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In November last year, RIPE NCC disclosed that it used up its IPv4 addresses. This disclosure of the regional internet registry (RIR) garnered much attention, but the addresses have been scarce for close to 10 years now. The IPv4 address depletion now puts pressure on the organizations that lack the 32-bit resources to properly expand their networks. Internet service providers are among the organizations, which do not have sufficient IPv4 addresses.

Even after all these years, IPv6 has not become not the dominant internet protocol. The event of businesses continuing to use IPv4 over a long period is expected to affect not just private networks but also the global internet.

The Issue Regarding Trading

In the event of the IPv4 address scarcity, the first reaction of several internet providers is to look to purchase these from some other entity. Since about 2012, a secondary IPv4 market has been facilitating the movement of millions of unutilized addresses to entities that require these. It is just a temporary way to deal with the address scarcity.

There exist numerous addresses, and it seems that the bulk of the stock has already been traded. Consequently, the rate per address is increasing steadily. Several entities cannot afford to purchase the resources, particularly businesses situated in low-income nations, and small start-ups.

IPv4 once becoming an expensive resource has caught the eye of fraudulent parties, who were fast to notice a fresh way of monetizing. Six years ago, the aforementioned RIR first found an illegal seizure of an entity’s IPv4 addresses. In the last two years, it looked into numerous fraudulent practices. In most situations, an entity would purchase IPv4 addresses without knowing that these were stolen. In the event of making the purchase, and the deception being found, it could not have access to the resources. So, a newcomer to the secondary market must know who they are buying from.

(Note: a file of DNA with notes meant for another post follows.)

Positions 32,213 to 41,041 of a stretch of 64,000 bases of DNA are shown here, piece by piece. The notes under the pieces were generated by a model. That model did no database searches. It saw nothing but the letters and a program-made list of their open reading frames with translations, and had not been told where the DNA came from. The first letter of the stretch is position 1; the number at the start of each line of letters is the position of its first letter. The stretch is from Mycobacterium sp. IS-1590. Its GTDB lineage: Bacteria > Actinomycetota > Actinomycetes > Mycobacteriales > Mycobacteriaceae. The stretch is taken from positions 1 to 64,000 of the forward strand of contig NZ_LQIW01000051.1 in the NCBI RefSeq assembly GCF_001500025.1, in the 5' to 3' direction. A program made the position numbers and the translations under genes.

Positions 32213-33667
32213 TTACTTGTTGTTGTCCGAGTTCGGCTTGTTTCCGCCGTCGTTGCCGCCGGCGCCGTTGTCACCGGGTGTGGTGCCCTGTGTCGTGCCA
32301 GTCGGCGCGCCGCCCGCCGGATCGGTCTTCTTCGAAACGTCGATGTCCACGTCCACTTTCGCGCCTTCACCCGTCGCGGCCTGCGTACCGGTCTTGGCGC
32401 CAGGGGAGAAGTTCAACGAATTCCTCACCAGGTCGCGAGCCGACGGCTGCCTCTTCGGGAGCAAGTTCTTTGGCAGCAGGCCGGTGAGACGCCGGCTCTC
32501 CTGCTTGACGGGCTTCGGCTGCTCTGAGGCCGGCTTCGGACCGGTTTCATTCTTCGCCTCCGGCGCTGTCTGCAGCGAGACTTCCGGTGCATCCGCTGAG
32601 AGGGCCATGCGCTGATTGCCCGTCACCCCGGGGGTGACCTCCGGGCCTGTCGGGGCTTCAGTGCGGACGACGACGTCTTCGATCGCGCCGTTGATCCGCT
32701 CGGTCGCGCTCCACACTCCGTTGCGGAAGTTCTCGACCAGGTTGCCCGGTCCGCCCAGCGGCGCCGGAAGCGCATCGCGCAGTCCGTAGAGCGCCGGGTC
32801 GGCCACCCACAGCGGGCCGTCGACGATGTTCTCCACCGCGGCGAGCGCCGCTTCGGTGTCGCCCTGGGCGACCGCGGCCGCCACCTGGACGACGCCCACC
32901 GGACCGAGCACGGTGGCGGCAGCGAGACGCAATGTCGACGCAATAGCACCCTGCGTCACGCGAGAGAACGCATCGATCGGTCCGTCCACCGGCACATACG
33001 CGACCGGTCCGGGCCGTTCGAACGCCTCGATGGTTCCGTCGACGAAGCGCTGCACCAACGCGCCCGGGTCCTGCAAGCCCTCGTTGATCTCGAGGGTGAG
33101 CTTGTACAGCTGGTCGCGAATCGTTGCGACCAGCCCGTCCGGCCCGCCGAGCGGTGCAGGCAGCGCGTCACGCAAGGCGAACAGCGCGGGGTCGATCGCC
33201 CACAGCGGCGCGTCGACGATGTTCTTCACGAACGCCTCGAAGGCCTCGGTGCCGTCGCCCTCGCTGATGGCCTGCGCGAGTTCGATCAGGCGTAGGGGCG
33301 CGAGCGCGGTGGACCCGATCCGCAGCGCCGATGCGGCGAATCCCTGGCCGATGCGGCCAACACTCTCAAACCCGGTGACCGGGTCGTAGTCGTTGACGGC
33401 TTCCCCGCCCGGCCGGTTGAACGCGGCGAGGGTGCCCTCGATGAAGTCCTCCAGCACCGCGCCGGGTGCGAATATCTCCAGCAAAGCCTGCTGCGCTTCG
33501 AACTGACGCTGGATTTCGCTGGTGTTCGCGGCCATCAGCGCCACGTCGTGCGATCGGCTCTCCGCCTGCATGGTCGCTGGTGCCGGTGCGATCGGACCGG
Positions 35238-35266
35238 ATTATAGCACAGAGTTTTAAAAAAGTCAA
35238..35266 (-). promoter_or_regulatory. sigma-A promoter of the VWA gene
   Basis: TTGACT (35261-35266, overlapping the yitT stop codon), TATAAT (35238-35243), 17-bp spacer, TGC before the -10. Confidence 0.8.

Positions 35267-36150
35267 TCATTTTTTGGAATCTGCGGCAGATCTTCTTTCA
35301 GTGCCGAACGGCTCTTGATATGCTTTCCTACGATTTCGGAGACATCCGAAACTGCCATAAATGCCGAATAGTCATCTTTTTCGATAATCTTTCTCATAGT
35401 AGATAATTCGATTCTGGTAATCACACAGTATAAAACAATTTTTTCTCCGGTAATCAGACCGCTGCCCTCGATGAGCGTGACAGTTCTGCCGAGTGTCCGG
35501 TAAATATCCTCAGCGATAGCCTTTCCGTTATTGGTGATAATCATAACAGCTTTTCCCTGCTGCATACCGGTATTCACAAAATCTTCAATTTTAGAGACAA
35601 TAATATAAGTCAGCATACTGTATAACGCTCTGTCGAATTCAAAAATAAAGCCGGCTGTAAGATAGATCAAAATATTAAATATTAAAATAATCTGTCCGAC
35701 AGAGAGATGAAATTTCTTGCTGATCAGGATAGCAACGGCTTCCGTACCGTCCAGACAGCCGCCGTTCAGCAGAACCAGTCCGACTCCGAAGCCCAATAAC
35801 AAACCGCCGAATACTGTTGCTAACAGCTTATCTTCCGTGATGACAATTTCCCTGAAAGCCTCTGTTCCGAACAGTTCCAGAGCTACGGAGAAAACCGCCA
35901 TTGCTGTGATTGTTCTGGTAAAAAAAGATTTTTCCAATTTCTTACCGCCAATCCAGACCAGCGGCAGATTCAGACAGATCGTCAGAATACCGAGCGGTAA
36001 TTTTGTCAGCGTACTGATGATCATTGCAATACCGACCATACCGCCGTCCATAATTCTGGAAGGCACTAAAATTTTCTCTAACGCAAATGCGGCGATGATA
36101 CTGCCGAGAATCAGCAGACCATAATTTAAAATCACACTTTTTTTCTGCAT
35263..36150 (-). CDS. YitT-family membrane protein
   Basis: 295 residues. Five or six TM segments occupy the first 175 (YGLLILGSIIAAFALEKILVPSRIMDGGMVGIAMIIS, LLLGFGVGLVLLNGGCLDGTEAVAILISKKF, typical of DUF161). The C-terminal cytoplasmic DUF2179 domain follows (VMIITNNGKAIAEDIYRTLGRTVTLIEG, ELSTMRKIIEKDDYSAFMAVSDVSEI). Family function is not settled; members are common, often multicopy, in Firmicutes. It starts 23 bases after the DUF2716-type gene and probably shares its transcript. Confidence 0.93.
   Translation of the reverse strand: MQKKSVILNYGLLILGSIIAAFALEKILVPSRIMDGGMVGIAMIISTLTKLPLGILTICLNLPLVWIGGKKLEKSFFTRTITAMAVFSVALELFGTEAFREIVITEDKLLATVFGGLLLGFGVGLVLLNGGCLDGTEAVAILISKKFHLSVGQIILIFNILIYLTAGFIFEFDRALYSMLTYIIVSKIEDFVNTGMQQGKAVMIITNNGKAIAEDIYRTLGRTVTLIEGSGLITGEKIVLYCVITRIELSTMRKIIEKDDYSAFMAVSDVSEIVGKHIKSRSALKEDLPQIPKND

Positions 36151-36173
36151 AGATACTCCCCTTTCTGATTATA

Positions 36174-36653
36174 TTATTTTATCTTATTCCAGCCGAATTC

One must also understand that the IPv4 resources being traded will have already been utilized. If the previous use situation involved any spam or some other network abuse, then the addresses would possibly be blacklisted. This will make any other party routing the addresses an unlikely event. Geolocation problems commonly occur in the case of recently traded addresses, particularly when the transaction involved a purchaser from another nation. This means an internet provider’s subscribers could just default to sites serving people in different regions when these connect through newly obtained IPv4 addresses.

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